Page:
Remote and majestic, Granite Peak is all a mountain should be: sheer walls on all sides and crevassed glaciers flowing from its upper reaches present an awesome sight. At 12,799 feet, the mountain stands out as the patriarch of “the roof of Montana,” the Beartooth Range of the south-central part of the state.
The 1-million-acre Absaroka Beartooth Wilderness boasts 28 peaks over 12,000 feet in elevation. Granite is one of seven of these found in a closely grouped chain that includes Hidden Glacier (12,377), Glacier Peak (12,351), Mount Villard (12,31), Tempest Mountain (12,478), Mystic Mountain (12,063) and Mount Peal (12,002).
The heights of Granite and the surrounding summits perked the interest of early Beartooth explorers and mountaineers. In late July 1898, geologist and mining engineer James Kimball led a pioneering expedition to these big peaks. He was searching for minerals and planned to map the region between Cooke City and Nye, Montana. Bad weather disrupted the mapping, and no precious metals were found. The group did make an attempt on Granite Peak, but were stopped at the 11,447-foot level (estimated by their aneroid barometer).
Perhaps the person with the most interest in exploring the Beartooth and climbing Montana’s loftiest peak was Fred Inabnit. (Mount Inabnit, south of East Rosebud Lake, is named in his honor.) His first sojourn to these mountains was in 1907. Then, in 1910, he approached Granite with the thought of scaling it. Scanning the east ridge, he concluded that there had to be a better route. After crossing Granite Creek and the pass to Sky Top Drainage on the east and south sides of the peak, his party was turned back by an intense August snowstorm.
Returning in 1922, Inabnit led five well-equipped climbers to Granite, approaching from the south by way of Sky Top Creek. They came within 300 feet of the top before being halted by sheer walls.
The undaunted Inabnit returned once more, in 1923, after persuading the U.S. Forest Service to participate in a joint climbing venture. From a camp on Avalanche Lake, in upper Granite Creek, the expedition split into two teams. They spent the first day doing a reconnaissance of the mountain, concluding that there was no easy way to the top.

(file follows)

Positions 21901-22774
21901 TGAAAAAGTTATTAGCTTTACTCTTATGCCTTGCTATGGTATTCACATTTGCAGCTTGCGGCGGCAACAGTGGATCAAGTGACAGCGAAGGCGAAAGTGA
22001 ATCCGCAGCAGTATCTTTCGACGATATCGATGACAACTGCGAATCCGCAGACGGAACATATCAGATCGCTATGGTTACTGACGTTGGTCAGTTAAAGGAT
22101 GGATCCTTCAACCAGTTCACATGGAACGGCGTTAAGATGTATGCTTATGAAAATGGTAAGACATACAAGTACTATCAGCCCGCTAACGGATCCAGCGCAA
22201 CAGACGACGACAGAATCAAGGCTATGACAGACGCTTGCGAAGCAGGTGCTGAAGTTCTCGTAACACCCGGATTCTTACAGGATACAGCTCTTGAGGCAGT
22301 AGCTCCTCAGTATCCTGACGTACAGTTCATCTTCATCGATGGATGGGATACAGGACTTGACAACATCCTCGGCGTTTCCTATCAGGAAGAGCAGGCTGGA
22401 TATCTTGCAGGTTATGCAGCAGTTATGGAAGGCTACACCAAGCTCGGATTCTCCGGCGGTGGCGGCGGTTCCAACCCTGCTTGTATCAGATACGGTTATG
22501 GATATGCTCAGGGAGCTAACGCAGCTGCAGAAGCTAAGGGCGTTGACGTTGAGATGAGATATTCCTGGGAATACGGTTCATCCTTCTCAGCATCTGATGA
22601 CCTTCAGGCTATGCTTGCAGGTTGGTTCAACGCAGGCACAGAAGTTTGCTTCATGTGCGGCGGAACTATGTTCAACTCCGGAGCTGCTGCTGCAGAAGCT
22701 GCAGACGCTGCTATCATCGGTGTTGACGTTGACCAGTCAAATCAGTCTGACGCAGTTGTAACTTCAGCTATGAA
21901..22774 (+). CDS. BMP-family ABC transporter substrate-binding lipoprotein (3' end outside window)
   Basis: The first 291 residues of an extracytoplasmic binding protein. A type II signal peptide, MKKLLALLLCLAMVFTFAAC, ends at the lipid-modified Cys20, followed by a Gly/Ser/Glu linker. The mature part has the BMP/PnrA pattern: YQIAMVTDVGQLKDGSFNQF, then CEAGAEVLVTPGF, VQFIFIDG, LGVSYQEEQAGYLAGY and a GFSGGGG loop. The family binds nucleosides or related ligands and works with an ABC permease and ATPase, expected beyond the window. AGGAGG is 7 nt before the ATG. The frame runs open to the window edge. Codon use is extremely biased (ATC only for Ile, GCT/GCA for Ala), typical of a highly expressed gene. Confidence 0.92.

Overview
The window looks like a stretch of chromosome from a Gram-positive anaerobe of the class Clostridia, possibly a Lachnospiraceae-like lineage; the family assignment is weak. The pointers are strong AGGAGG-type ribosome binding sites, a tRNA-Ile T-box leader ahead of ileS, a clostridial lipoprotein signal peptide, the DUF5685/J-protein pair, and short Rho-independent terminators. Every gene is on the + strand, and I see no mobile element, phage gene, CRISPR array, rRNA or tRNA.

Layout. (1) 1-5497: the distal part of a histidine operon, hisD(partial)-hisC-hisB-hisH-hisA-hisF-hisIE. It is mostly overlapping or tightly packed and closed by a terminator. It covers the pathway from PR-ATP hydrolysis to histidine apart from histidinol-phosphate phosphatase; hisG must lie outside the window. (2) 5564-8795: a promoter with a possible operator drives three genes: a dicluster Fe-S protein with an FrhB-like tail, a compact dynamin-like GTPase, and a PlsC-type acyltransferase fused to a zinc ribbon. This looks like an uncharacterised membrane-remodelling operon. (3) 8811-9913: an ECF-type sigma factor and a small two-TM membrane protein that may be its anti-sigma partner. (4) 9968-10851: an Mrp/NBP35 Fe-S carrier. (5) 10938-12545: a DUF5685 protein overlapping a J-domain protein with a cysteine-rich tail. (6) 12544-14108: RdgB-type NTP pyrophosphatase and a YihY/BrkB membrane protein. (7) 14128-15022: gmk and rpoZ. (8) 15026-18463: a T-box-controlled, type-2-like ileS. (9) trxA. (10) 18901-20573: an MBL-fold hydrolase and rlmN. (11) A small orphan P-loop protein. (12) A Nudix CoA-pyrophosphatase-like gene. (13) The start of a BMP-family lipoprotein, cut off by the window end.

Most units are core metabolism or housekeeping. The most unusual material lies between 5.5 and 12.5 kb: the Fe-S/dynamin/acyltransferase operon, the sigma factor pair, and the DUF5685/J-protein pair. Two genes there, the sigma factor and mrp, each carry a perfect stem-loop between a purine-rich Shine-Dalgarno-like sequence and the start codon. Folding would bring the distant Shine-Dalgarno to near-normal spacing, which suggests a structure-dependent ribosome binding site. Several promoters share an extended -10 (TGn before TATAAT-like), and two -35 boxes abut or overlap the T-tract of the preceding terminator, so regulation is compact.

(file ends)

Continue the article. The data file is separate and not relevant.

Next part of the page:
The next morning, Inabnit led his group into the Sky Top for another try at the south face. Forest Service legend Elers Koch took the other climbers up the east ridge.
Steep walls again blocked Inabnit and his team, but they soon heard the triumphant shouts of the rangers above. Thus Granite Peak was first climbed that August 23, 1923.
Ascending Granite today is just as exciting and almost as challenging as it was at the turn of the century. Altitude, weather and very rugged and precipitous terrain make our state’s highest summit and its environs one of the most adventuresome areas to climb in Montana.
The peak is approached from several points. The south side is best reached from Cooke City to the Sky Top Lakes. The most popular route, and the one that leads to the so called “easiest climb,” on the east face and also to the north face, is from Fishtail to Mystic Lake and the Froze-to-Death Plateau. A trail up Phantom Creek from East Rosebud Lake also is used to get to these same places. All these routes are shown on Rocky Mountain Surveys’ Alpine/Cooke City map.
Prospective hikers can get the more detailed 7.5-minute USGS quads at local outdoor shops as well. Falcon Press’s Hiking Montana has a good description of the Mystic Lake access.
There are four major climbs on the peak: the east face route, the north face, a couple of spines on the southeast side and the south face. The south and north faces are the most difficult. The author has done the north face, south face and east face routes. No passage on Granite offers a hands-in-the-pocket walk up. All approaches and pitches are steep, requiring a great deal of physical effort.
Granite Peak should never be considered as a first mountain for novice climbers unless they are accompanied by at least one experienced mountaineer. Knowledge of route finding, belaying and rappelling techniques, and the use of an ice ax is necessary. An experienced group can do the east face without most equipment, but an ice axe is required for the snow bridge that is encountered part of the way up. I would suggest, though, a 150-foot length of at least a 9-mm rope for any party for safety purposes.
Granite presents many hazards, including intense rain or snowstorms that can strike at a moment’s notice, high winds, slick boulders, falling rocks and the dangers of hypothermia. Dressing properly with layers, using quality camping gear and having some idea of the long-range weather conditions will help provide you with a great experience in spite of the inherent dangers on and around this very formidable mountain.
Rick Graetz is a faculty member at the University of Montana.